Stewart’s plans for last Daytona hit bump
The exit plan for Tony Stewart has gone horribly wrong.
He never really wanted a parade of roses in this, his final NASCAR Sprint Cup season. Stewart, as many know, isn’t big on touchy-feely moments. All he wanted to do was ride it out and race. That won’t be happening anytime soon.
Stewart recently suffered a burst fracture of the L1 vertebra in an all-terrain vehicle accident. He needed surgery and is out for Feb. 21’s Daytona 500, so he’s missing his last shot to win the Great American Race.
There is no timetable for his return, although based on doctors opinions, any time earlier than May would be pushing it.
Brian Vickers is expected to replace Stewart for the season opener at Daytona International Speedway, The Associated Press has learned.
“The last few weeks, it was obvious just how much Tony was looking forward to his final season and that one last shot to win the Daytona 500,” NASCAR Fox analyst Darrell Waltrip said. “So this is a true gut punch for him as a driver.”
Stewart was driving around in a dune buggy, having fun with other drivers, including Greg Biffle and Jeff Gordon, when he got separated from the pack and came crashing down hard after coming off a steep hill on a sand dune. It took over an hour for the rest of the group to find him.
“When we got there, he was laying on his back outside the car,” Gordon told FoxSports.com. “It was pretty obvious that he was in a lot of discomfort. I’ll tell you, he’s one tough guy, man. Because you knew he was in pain, but he never complained. He never said one thing other than, ‘It’s my lower back.’ My gosh, he’s so tough. I would have been screaming like a baby.”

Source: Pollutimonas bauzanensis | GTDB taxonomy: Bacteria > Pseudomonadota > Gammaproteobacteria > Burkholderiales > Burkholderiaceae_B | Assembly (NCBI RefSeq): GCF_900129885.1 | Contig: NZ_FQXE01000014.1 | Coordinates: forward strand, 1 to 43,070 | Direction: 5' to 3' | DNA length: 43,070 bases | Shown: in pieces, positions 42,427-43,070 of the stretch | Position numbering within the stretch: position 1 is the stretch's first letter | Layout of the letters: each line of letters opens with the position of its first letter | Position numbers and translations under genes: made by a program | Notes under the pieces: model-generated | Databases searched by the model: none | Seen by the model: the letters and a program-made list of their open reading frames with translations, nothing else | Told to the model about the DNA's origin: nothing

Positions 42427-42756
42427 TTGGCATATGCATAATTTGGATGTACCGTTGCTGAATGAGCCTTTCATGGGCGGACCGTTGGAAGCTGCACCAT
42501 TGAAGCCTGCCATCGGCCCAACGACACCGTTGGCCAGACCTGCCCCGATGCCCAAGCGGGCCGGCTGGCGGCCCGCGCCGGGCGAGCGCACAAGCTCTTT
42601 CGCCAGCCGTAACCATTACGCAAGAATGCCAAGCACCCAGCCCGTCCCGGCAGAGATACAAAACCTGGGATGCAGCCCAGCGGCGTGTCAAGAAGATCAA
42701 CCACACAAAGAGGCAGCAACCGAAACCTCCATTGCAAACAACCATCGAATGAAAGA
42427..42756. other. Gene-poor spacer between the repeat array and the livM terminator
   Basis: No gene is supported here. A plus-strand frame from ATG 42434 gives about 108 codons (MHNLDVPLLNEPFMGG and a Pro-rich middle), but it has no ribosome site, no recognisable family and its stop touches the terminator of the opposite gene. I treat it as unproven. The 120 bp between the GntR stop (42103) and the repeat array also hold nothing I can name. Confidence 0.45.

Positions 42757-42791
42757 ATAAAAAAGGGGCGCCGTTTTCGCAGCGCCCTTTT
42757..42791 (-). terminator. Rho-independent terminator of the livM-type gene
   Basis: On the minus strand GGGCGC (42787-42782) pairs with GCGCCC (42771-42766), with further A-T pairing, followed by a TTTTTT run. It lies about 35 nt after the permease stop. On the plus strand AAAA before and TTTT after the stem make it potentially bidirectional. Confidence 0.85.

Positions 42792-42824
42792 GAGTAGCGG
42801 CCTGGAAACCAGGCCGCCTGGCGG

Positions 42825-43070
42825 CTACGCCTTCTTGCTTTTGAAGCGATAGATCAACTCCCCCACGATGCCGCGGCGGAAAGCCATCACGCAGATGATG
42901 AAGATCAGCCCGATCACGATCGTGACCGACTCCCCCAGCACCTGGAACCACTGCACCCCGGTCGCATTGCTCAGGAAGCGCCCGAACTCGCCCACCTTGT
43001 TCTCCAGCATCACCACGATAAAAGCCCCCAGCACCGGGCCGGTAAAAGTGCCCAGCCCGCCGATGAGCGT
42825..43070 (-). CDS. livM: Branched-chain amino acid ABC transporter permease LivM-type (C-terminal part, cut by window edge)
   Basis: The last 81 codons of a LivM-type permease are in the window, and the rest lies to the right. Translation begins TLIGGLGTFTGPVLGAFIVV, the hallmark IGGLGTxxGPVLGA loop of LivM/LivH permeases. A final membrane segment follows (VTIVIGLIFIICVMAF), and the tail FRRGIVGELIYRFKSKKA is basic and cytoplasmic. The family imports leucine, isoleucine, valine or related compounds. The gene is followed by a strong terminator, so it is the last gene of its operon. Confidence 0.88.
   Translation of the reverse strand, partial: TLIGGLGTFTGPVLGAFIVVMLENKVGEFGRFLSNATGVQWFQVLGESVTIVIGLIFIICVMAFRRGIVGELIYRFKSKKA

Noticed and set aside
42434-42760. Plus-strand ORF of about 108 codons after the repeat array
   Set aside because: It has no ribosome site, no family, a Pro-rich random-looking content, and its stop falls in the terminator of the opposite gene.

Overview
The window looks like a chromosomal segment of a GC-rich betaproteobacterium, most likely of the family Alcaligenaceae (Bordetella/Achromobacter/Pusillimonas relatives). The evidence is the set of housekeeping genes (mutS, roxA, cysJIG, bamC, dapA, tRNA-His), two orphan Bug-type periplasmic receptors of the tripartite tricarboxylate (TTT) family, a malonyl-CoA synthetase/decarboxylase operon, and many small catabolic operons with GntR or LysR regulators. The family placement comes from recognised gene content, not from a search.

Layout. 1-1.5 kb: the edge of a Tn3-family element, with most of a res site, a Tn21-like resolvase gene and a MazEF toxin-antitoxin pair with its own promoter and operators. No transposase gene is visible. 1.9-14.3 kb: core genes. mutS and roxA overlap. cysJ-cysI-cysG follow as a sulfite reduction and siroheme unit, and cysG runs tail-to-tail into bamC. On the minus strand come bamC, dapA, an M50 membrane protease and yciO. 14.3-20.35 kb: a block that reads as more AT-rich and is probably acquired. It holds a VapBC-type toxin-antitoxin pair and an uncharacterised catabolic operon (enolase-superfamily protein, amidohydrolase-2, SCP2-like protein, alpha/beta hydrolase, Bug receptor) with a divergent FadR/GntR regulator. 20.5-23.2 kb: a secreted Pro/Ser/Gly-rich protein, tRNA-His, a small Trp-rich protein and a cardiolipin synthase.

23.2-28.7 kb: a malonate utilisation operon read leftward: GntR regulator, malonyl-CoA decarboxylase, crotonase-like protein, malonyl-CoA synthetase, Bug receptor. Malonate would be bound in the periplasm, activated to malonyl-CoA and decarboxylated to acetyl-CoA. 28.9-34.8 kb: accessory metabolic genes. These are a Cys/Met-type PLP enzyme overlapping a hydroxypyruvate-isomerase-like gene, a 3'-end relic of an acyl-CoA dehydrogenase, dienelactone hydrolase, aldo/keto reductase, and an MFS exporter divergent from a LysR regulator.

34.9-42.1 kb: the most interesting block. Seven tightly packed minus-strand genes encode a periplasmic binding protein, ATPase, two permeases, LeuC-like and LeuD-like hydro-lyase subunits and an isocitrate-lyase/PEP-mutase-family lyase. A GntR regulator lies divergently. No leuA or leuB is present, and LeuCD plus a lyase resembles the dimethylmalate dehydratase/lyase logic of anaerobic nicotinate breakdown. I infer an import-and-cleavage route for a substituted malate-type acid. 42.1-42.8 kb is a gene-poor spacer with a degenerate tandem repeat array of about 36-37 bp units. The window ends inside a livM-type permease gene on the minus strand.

Stewart-Haas Racing has scheduled a Friday news conference to discuss its plans for the No. 14 Chevrolet. A person familiar with the situation told AP on Wednesday that it will be Vickers. The person spoke on condition of anonymity because the team is awaiting word from NASCAR on whether Vickers is medically cleared to race.
Vickers ran only two races last season before suffering a recurrence of blood clots. He can’t compete when being treated for the clots because the blood thinners increase his risk of serious internal bleeding if he crashes.
Vickers is only expected to run at Daytona, which opens Friday ahead of the Feb. 21 season-opening Daytona 500. SHR is still looking at all of its options for beyond Daytona.
Stewart’s scenario constitutes piling on, considering all the other stuff that has gone on in his life.
The guy nicknamed “Smoke” has lost his feistiness over the last few years. The trigger points are obvious, most notably a dirt track tragedy at New York’s Canandaigua Motorsports Park in August 2014. Kevin Ward Jr. was sideswiped by Stewart’s car and died after Ward had scrambled out of his car, furious at Stewart, for an accident on the previous lap.
Even though Stewart was absolved of any blame by a grand jury, Ward’s family has filed a civil lawsuit.
The physical toll includes a long and painful rehab after breaking a leg in a dirt track racing accident in 2013.
In 2015, Stewart finished 28th in the points standings with three Top 10 finishes.
He will retire this season as a three-time Cup champion, with odds of winning a fourth title seriously stacked against him.
“You’re injured; you feel terrible and like you let the team down,” Waltrip said. “Then you have to watch someone else drive your car. Add to that the fact this is his final year, when all kinds of farewells probably were planned along the way, and it’s nearly an indescribable feeling.”